Though happy for the eight year old
the grandmothers grieve for their sons,
brothers of her mother and father.
They are middle aged now, have only
ventured on a narrow range of life options,
too unconfident to branch out further.
The eight year old has asked me
to continue her weekly maths
tutorials during the school holidays.
She says she needs an expert.
Life is so unfair.
Eight is too young for this.
Fifteen months ago at her school’s
open maths morning what she said
and did puzzled me.
I tested her at home. Her stressed
reactions stunned me.
In the kitchen her mother was sombre.
“My brother was like that,” she said.
There is no dyslexia in my family
but we have married into two
dyslexic families. We are learning.
The eight year old’s mother knew what
was ahead. I will be learning for a while.
The eight year old works so hard
to get good results at school
then works with me again after
school on Monday afternoons.
Sometimes after her lengthy
energy sapping efforts she explodes
into spectacular meltdowns.
Life is so unfair.
Long ago we became friends
through our family connections.
She held strongly to her areas of
interest, of expertise in her job
yet accepted my differences
from my points of view.
A few years ago her heart
increasingly failed her. Medication
helped little, even did harm.
After enjoying a long active life
she is increasingly frustrated
when she has to rest so much.
Now she wants us all to do things
her way. Yet her knowledge gained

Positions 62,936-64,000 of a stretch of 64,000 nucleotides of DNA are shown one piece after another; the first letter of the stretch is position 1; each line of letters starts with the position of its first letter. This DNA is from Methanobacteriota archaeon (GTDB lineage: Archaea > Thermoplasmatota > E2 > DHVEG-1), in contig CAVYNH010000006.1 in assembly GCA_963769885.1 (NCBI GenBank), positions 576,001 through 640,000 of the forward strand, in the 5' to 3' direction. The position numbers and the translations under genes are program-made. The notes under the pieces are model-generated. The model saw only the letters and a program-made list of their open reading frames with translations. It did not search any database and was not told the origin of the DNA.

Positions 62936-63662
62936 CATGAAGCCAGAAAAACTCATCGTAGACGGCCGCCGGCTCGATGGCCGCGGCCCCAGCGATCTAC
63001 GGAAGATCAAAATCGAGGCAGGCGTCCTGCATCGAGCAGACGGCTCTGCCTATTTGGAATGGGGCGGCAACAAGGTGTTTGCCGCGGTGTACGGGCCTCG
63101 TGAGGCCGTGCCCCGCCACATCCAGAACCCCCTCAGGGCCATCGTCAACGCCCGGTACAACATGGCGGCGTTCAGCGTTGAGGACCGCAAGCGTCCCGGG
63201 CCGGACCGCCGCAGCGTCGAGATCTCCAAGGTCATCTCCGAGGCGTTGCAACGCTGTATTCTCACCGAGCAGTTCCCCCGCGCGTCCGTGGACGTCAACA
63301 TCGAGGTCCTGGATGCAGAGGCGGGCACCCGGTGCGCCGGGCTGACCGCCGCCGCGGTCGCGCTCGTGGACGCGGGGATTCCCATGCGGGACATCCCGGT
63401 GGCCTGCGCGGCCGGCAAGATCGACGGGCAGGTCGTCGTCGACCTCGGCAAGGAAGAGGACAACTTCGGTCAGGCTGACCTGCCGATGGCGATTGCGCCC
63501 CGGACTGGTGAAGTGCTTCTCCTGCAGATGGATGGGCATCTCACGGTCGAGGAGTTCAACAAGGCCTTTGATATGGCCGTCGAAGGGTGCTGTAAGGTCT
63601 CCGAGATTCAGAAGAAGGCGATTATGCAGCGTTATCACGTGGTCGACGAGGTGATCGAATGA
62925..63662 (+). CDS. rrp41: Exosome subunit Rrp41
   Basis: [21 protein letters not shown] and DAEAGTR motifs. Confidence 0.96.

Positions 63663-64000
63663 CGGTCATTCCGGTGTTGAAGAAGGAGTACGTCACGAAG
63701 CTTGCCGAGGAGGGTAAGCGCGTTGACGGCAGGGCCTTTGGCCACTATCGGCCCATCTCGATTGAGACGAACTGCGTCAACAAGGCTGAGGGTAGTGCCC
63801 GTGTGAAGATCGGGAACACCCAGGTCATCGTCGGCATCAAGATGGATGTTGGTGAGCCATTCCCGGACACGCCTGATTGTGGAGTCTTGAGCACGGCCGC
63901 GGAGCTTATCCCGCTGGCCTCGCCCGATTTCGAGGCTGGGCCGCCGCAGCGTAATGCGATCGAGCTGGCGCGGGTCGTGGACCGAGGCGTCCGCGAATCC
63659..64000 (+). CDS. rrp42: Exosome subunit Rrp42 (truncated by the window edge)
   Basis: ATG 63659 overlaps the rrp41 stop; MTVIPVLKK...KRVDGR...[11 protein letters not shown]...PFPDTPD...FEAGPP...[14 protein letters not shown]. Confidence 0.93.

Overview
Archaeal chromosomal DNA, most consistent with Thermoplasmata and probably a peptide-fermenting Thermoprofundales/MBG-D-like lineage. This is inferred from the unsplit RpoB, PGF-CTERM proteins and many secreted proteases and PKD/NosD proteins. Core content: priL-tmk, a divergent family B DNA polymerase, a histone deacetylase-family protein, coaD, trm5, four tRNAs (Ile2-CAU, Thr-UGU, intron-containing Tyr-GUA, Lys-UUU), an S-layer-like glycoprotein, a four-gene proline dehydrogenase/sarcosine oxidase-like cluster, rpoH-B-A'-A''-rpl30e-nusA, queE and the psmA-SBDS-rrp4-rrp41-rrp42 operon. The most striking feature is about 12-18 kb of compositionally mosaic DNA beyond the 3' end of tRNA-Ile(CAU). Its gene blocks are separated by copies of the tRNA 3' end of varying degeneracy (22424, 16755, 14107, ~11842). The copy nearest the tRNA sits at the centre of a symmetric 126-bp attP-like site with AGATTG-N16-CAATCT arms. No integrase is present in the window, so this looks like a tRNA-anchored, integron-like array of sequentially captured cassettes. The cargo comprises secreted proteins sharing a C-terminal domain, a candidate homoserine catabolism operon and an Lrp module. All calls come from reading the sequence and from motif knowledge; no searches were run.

over many years no longer overlaps
similar areas of today’s knowledge.
With low energy impeding her
learning she is losing grip of her
recent knowledge as it evolves past
her, past what she once retained.
Middle aged family members stopped
telling her what they do for their
children’s health, exercise, learning,
to avoid her distress at their choices.
She know this, is still distressed.
now I am doing the same, withholding
areas of discussion, to avoid distress.
I used to enjoy our discussions.
I miss them greatly.
Our independence in friendship
worked well for us for years.
Once as an older employed person
in between jobs and homes I stayed
with her for a few months while
scrambling back to the top of the cliff.
It was hard for her after living
alone for quite a while, still she was
too generous to tell me to move on.
After time overseas I returned to
set up my own home. Our friendship
righted itself as we saw each other
occasionally, talked at length.
Now in poor health she lives in a
smaller home near mine. I can
quickly walk there for a cup of tea
as she asks, but want my life to
continue as it is, see her sometimes.
Our situations are now reversed.
Once I crowded he in her own
home. Now I need space in my life.
How do we resolve the challenges
of her lessening independence ?